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In brief: How to use Alexa to help people with Dementia

Alexa devices can help people with dementia by aiding communication, entertainment, organisation and other aspects of their lives. A well set-up Alexa device is easy to use and controlled by voice commands like "Alexa play my favourite songs". However it takes time to set up and customise the devices, and this site aims to help.

Drop-in video calls and music playback make a tremendous contribution to quality of life even if the elderly person never learns how to control the device.  My mum struggles to use a conventional telephone, radio or cd-player. With Alexa's help we now have regular video calls and everyday she sings and dances to music she loves.

The best Alexa device for most situations is the $130 Echo Show because of its big screen and decent sound.  In a bigger home, additional $25 Echo Dot devices give a cost-effective way to improve the experience, as they can play music and ring for incoming calls. Prices vary, and the ones shown are what I paid during Ama…

The second generation Echo Show

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I'm thrilled that Amazon are enhancing the Alexa experience with the release of the second generation Echo Show.

For the elderly, I think the biggest improvement will be the larger screen. The new model is 10" where the earlier model is 7".

A second improvement is that it will support Skype calls. That makes video calling much easier for other callers, but may not support the "drop-in" functionality which is so useful when dealing with dementia. Hopefully the Skype support will also be available to first generation Echo Shows as well.

I think the biggest benefit of the news may be that the Echo Show (first generation) sells at its recent discounted price of around US$130, making the tech affordable to many more families, and a big improvement on the earlier price of US$230.




What is Alexa for Someone with Dementia?

Rick Phelps wrote positively about his experiences with Alexa as an Alzheimer's sufferer. His blog is no longer available, but I found this excerpt.

To many, the Amazon Echo is simply a cool thing to have; just another nifty electronic gadget. ​But to a dementia patient, it is much more than that.​ It has afforded me something that I have lost: my memory. I can ask Alexa anything and I get the answer instantly. I can also ask it what day it is 20 times each day, and I will still get the same correct answer. (It also doesn’t get annoyed with me.)​

I hope you see the potential this thing has for you and your loved one. This obviously would not be something for someone in the later stages of the disease who has trouble speaking. But if you have a loved one who is repeatedly asking you the same questions, this may be the ticket. All they need to remember is their “wake word,” Alexa, Amazon or Echo.​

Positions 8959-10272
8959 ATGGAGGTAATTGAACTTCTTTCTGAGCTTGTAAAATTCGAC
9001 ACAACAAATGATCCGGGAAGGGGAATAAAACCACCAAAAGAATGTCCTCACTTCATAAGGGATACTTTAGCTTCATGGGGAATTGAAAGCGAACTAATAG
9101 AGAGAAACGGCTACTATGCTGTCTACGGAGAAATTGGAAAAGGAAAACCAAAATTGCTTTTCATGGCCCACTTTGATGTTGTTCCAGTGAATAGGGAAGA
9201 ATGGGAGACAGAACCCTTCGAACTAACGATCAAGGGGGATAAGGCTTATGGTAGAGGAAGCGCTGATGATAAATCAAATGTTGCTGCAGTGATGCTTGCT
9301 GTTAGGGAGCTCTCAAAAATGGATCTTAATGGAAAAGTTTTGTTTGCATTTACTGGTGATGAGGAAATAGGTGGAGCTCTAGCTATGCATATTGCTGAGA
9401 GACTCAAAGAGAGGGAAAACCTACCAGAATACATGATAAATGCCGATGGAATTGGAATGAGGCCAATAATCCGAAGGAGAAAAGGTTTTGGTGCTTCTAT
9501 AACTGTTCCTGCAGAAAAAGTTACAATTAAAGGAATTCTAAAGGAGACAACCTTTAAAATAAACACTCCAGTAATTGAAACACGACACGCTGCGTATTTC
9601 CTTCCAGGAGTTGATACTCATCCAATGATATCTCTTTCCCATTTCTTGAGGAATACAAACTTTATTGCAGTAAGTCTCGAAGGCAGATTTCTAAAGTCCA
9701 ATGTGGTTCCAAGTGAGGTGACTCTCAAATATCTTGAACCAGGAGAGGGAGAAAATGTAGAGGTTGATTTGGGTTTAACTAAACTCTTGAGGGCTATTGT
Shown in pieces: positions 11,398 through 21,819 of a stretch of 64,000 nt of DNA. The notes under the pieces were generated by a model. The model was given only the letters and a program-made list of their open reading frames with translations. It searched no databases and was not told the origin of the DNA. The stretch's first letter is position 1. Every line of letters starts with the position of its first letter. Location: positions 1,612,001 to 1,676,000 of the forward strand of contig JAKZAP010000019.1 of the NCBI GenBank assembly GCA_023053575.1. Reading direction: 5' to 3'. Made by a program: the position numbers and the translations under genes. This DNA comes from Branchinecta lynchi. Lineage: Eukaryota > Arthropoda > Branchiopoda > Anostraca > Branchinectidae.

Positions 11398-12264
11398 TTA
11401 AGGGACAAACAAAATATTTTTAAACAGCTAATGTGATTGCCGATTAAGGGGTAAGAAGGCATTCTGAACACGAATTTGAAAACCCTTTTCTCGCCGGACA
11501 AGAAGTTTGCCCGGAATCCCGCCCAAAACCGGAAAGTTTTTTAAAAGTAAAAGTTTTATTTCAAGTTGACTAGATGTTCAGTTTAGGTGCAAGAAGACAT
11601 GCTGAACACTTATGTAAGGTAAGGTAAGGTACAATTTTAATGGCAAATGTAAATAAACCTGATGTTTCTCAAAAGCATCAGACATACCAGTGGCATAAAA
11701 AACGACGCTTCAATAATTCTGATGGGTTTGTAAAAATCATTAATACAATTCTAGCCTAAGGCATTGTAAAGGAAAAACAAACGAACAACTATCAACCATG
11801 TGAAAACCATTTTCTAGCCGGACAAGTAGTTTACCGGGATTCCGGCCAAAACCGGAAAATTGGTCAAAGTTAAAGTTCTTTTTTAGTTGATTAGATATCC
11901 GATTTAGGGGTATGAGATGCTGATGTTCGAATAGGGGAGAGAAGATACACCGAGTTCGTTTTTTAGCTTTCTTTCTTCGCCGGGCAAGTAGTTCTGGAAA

Via the Caregiving and Alexa blog



Online Reading List

A big day - mum's first outgoing call

Using the app, I can see her dialog

"Alexa Can you please call Dad?"
"Do you mean Dad?"
"Yes"
Mum called Dad using Alexa!

I'm learning that some things take time. Mum needs to be in the right state of mind to try new things, and it's a delight to see she took the initiative.

A hardware problem

The Echo Show I set up for mum is having problems.  It keeps rebooting or shutting down without explanation.

One time it showed an error message:

Uh-Oh.
Press and hold the power button to reboot your device.
Visit Amazon.com/clicktocall-alexasupport for more help.
Soon after, I chose "Reset to Factory Defaults" and set the device up again.


Even after that, the Echo Show keeps shutting down. It requires manual intervention to power up again.

That's a big problem for a device that is supposed to work for mum. Luckily I have a spare available and will see if that one works more reliably.



Postscript: Amazon was as wonderfully customer-centric as ever and will replace the device. The replacement device worked without problems.

Starting out and motivations

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There's one feature above all others that attracted me to Amazon's Alexa as a potential help for my mother.

The "drop-in" functionality on the Echo Show's video calling means we can set up a device in her kitchen, and we should be able to call in and see and talk without mum having to do anything technical.  Using the telephone seems to been bit beyond her lately.




And, on the topic of the telephone, unfortunately the modern world has turned that wonderful device into a nuisance.  At least half the calls mum receives are from commercial call centres, calling "on behalf of charities", or pure scams like the tech assistance one. That's even after making her number unlisted, and adding it to various government "do not call" lists. And then there have been many times when mum leaves the phone off the hook, so she becomes unreachable.

So the Echo Show is appealing because it provides video calling, drop-in functionality and a restricted call li…